There are no best practices for custom blocks in the new WordPress Block Editor yet and we are currently in a first phase of experimentation. Technical possibilities have to be explored step by step in order to find the best concept for WordPress blocks.
In the development of GT Blocks I am currently following some basic rules and considerations which in my opinion improve the quality and sustainability of my blocks and are aimed at the target group of GermanThemes.
I would like to briefly introduce my basic ideas and concept for WordPress Blocks.
CSS classes instead of inline styles
As far as possible I avoid inline styles in my blocks and use CSS classes instead. The big problem with inline styles is that blocks are hardcoded and difficult to customize. When changing the styling, each block has to be changed individually instead of a global class.
An example: I use a custom block for quotations on 200 posts and design it to match the theme with a spacing of 18px and a 4px frame. Border and margin will be saved as inline styles and will end up as HTML attribute
style="margin: 18px; border: 4px solid" in the content of the post.
When changing the theme, this styling no longer fits and should be changed. Now 200 blocks have to be adjusted individually. With two CSS classes
.border-thick, however, the styling can be modified globally and provided by the theme. Design and content are separated from each other.
Block styles instead of design options
From the first thought for CSS classes it follows that the WordPress blocks offer only a number of different styles, instead of various design options.
Instead of a range option with input field for individual pixel values, there is a selection field for spacing with small, medium and large. This is the only way to implement block options as CSS classes and avoid inline styles.
For example, instead of half a dozen settings for frames and drop shadows, the theme provides two block styles that match the shading of the block to the rest of the design and look the same for all blocks on all sides.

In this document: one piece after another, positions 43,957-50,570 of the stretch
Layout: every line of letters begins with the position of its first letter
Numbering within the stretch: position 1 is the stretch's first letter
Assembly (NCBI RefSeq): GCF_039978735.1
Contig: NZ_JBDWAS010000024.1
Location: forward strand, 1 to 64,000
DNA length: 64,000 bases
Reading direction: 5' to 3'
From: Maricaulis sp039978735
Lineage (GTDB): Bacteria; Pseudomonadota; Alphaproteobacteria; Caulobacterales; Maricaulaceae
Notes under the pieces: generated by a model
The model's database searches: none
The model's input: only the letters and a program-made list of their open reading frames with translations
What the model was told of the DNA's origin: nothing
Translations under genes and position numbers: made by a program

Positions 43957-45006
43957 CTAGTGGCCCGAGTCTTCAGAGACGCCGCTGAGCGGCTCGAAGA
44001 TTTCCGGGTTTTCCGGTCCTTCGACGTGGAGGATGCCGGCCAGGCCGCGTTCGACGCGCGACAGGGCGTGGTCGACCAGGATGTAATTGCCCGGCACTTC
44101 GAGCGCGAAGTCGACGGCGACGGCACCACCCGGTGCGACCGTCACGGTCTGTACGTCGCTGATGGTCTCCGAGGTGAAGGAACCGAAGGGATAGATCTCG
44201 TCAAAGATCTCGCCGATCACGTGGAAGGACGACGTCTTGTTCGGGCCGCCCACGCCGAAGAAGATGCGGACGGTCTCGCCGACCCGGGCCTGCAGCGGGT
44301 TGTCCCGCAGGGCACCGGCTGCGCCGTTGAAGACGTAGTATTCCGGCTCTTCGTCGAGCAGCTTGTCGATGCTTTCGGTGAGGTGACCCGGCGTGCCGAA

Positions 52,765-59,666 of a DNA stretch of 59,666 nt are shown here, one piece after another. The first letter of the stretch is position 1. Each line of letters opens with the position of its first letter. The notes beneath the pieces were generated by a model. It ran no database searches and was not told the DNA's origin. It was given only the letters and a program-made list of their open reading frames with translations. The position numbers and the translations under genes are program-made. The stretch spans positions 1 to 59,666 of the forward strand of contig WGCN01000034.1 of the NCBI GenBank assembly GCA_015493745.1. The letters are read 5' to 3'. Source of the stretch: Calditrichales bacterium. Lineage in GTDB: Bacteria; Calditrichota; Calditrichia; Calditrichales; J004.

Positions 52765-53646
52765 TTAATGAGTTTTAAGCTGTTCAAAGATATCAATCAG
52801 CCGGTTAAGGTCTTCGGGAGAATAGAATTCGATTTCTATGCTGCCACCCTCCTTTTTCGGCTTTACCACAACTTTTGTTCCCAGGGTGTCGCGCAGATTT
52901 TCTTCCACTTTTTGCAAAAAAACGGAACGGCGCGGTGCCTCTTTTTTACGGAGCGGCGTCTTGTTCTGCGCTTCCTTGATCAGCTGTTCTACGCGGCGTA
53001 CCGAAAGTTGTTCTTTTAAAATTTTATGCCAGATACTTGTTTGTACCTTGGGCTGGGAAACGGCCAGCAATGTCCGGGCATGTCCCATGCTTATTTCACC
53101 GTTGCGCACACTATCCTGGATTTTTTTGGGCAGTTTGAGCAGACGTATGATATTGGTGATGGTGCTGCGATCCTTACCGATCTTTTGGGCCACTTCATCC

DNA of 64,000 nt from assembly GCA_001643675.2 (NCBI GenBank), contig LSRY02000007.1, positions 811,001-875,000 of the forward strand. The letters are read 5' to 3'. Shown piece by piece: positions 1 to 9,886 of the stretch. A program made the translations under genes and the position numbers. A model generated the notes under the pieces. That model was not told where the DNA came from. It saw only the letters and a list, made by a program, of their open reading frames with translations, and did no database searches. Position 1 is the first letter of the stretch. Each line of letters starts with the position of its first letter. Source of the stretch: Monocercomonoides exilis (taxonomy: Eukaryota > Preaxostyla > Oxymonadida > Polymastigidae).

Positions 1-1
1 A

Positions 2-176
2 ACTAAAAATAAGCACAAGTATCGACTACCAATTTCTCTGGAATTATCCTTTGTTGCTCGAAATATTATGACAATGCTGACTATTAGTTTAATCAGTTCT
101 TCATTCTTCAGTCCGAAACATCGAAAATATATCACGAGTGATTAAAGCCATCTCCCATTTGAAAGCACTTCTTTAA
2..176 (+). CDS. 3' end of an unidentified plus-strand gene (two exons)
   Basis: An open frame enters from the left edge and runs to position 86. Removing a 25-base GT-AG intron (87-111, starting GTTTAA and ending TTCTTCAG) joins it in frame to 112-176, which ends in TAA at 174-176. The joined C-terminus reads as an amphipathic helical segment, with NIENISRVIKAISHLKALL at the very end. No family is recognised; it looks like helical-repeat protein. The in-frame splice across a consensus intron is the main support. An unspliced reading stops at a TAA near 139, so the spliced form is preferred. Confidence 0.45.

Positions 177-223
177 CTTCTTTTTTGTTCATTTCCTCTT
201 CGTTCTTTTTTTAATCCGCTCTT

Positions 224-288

Usability instead of feature overload
Ultimately, it is also a question of usability.
The classic Page Builder plugins for WordPress such as Visual Composer, Divi, Elementor and Beaver Builder offer numerous settings that allow you to define every little detail. These plugins are designed for power users who often only use this system to build all their websites and customer projects.
For “normal” users the Page Builder is often too overloaded and complicated. It takes a lot of training time to find your way around. In the beginning, you are rather overwhelmed by the options. If you know your way around, these tools are of course incredibly flexible and powerful.
But you also need a good eye and know-how for design. Flexible options for designing your own website are still no guarantee that the result will look good. Typography, colours, spacing and alignment of elements have to be carefully coordinated in order to create a harmonious overall picture.
With WordPress Blocks this story will repeat itself.
Sooner or later there will be very flexible blocks with numerous settings that will turn users into designers across the entire website. At the latest, when blocks are introduced outside the editor, the possibilities will be endless.
Personally, I prefer a middle course between usability and flexibility. Blocks should offer the most useful options, but not be full of features.
Conclusion on my concept for WordPress Blocks
You may have noticed that all the points say about the same thing and are closely related. And basically, developers have always had to consider exactly what features and functions they add to their software.
I hope this article explains the background why the WordPress Blocks of GermanThemes don’t offer input fields for individual pixel values and generally get along with less design options. I also hope that the article has highlighted the advantages of this concept.